During one such escape, the two venture to Thrushcross Grange, home of the Linton family and their children, Edgar and Isabella. Catherine, attacked by one of the dogs, is affectionately cared for, while Heathcliff is turned away for appearing to be a villain. When Catherine returns home after a five-week convalescence, she has become a well-mannered young lady. Taking pleasure in humiliating Heathcliff, Hindley tells him to come greet Catherine as if he were one of the servants. Later, when Edgar and Isabella come to visit, Hindley treats Heathcliff with particular humiliation. Heathcliff swears revenge on Hindley, even if it takes a lifetime.
Frances dies giving birth to a son, Hareton. Anguished, Hindley soon becomes lost in alcoholic madness. Meanwhile, Catherine tells Nelly that she will marry Edgar because Heathcliff is socially beneath her. Overhearing, Heathcliff runs away before Catherine admits how profoundly she loves him.
Three years later, Edgar and Catherine marry. Heathcliff returns, moving in with Hindley in order to gain his revenge by inducing him to gamble away all his money. A frequent visitor to the Lintons, Edgar soon becomes jealous of his wife’s attachment to Heathcliff, and orders him to leave. Heathcliff gets his revenge on Edgar by eloping with Edgar’s sister, Isabella. Although he despises her, Heathcliff marries Isabella in order to inherit her money. Catherine becomes dangerously ill, and dies after giving birth to a daughter, Cathy.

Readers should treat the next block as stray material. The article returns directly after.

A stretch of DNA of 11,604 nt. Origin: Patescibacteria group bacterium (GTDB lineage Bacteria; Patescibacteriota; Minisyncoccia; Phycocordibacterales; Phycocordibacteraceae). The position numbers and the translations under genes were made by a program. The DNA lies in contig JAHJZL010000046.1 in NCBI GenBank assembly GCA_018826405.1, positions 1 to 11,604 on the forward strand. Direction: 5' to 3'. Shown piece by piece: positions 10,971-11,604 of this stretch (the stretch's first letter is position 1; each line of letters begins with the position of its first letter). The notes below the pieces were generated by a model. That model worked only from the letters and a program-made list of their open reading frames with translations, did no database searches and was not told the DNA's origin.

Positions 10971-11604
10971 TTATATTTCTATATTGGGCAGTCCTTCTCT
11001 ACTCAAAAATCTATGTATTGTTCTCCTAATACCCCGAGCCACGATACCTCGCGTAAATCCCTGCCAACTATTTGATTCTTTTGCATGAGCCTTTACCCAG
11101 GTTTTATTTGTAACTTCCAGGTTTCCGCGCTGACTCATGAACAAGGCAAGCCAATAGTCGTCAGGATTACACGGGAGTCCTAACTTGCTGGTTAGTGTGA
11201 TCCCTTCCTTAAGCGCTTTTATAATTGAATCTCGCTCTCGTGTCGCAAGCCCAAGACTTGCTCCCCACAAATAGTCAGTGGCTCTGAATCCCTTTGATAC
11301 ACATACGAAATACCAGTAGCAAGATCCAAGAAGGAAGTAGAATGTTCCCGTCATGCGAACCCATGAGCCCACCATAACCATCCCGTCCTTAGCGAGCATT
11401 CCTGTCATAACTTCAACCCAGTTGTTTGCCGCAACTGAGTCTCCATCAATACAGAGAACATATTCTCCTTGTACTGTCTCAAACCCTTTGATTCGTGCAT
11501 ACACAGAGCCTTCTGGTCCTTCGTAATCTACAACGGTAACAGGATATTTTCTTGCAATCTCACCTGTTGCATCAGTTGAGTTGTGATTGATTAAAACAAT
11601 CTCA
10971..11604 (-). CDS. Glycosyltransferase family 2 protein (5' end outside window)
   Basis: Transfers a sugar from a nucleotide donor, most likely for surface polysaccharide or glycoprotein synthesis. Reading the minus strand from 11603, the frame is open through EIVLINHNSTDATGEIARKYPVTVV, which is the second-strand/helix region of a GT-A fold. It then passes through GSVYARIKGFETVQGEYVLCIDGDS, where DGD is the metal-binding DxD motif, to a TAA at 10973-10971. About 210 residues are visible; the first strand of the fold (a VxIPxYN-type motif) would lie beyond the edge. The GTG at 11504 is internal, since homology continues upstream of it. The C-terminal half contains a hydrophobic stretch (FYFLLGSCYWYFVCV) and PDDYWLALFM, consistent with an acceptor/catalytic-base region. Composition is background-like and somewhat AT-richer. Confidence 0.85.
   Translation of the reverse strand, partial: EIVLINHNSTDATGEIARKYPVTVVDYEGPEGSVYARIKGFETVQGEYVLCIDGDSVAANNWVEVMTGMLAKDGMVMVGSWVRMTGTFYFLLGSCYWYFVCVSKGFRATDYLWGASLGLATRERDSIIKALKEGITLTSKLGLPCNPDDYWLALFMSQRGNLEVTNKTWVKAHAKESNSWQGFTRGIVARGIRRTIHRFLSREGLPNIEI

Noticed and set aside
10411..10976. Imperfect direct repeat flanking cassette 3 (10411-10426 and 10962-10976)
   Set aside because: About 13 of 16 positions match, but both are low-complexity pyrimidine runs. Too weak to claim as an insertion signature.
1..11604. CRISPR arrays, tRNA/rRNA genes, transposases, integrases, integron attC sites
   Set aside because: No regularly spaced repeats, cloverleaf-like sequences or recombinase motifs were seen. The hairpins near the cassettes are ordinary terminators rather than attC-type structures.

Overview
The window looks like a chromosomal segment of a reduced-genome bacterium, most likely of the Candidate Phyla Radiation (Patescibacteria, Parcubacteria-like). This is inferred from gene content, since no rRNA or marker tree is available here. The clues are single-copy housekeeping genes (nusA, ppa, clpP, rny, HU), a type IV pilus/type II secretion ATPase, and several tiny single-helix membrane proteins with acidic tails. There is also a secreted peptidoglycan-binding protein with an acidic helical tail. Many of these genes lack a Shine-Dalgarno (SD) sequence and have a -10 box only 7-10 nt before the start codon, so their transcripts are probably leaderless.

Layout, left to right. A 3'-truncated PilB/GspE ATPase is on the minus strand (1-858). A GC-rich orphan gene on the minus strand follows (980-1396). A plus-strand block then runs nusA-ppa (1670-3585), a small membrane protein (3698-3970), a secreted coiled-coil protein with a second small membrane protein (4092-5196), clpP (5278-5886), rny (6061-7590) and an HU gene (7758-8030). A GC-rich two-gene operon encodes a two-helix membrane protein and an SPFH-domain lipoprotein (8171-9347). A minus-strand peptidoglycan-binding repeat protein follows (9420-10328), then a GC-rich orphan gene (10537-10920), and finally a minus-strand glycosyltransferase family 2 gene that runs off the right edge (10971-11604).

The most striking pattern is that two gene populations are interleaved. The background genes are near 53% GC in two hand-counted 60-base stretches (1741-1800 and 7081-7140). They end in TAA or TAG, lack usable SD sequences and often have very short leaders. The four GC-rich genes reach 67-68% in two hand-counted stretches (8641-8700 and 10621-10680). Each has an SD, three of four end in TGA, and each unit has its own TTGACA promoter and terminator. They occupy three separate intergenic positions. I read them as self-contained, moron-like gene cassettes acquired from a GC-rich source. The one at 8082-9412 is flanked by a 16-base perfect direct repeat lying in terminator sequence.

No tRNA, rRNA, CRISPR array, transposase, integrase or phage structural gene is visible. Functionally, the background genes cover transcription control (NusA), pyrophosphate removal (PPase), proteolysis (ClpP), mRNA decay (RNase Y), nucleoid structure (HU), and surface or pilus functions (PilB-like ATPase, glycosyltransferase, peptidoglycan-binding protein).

Treated contemptibly by Heathcliff, Isabella runs away to the South, where she gives birth to a sickly son, Linton. Upon her death, Edgar tries to keep Linton, but Heathcliff demands custody. Raising his daughter to avoid Wuthering Heights and its inhabitants, Cathy forgets about Linton until she sees him by accident some years later.
Heathcliff’s revenge against the Earnshaw and Linton families includes garnering all their property for himself. He already possesses the Earnshaw estate, leaving Hareton an illiterate farmworker, completely dependent on Heathcliff. Heathcliff plans to do the same to Cathy, by forcing her to marry Linton, who cannot live past his teens, and therefore control all her inheritance as well.
It is now 1802, and Nelly has brought Lockwood up to date with her history. The story continues. Heathcliff succeeds in accomplishing his plans. Edgar and Linton are dead, and Cathy is as penniless and dependent as Hareton. When the two cousins fall in love, Heathcliff realizes he is no longer interested in destroying anything. He becomes obsessed with a vision of his beloved Catherine’s spirit hovering nearby, waiting for him to join her. Within three days of his vision, Heathcliff dies and is buried according to his wishes, alongside Catherine. Local legend claims that their spirits haunt the moors.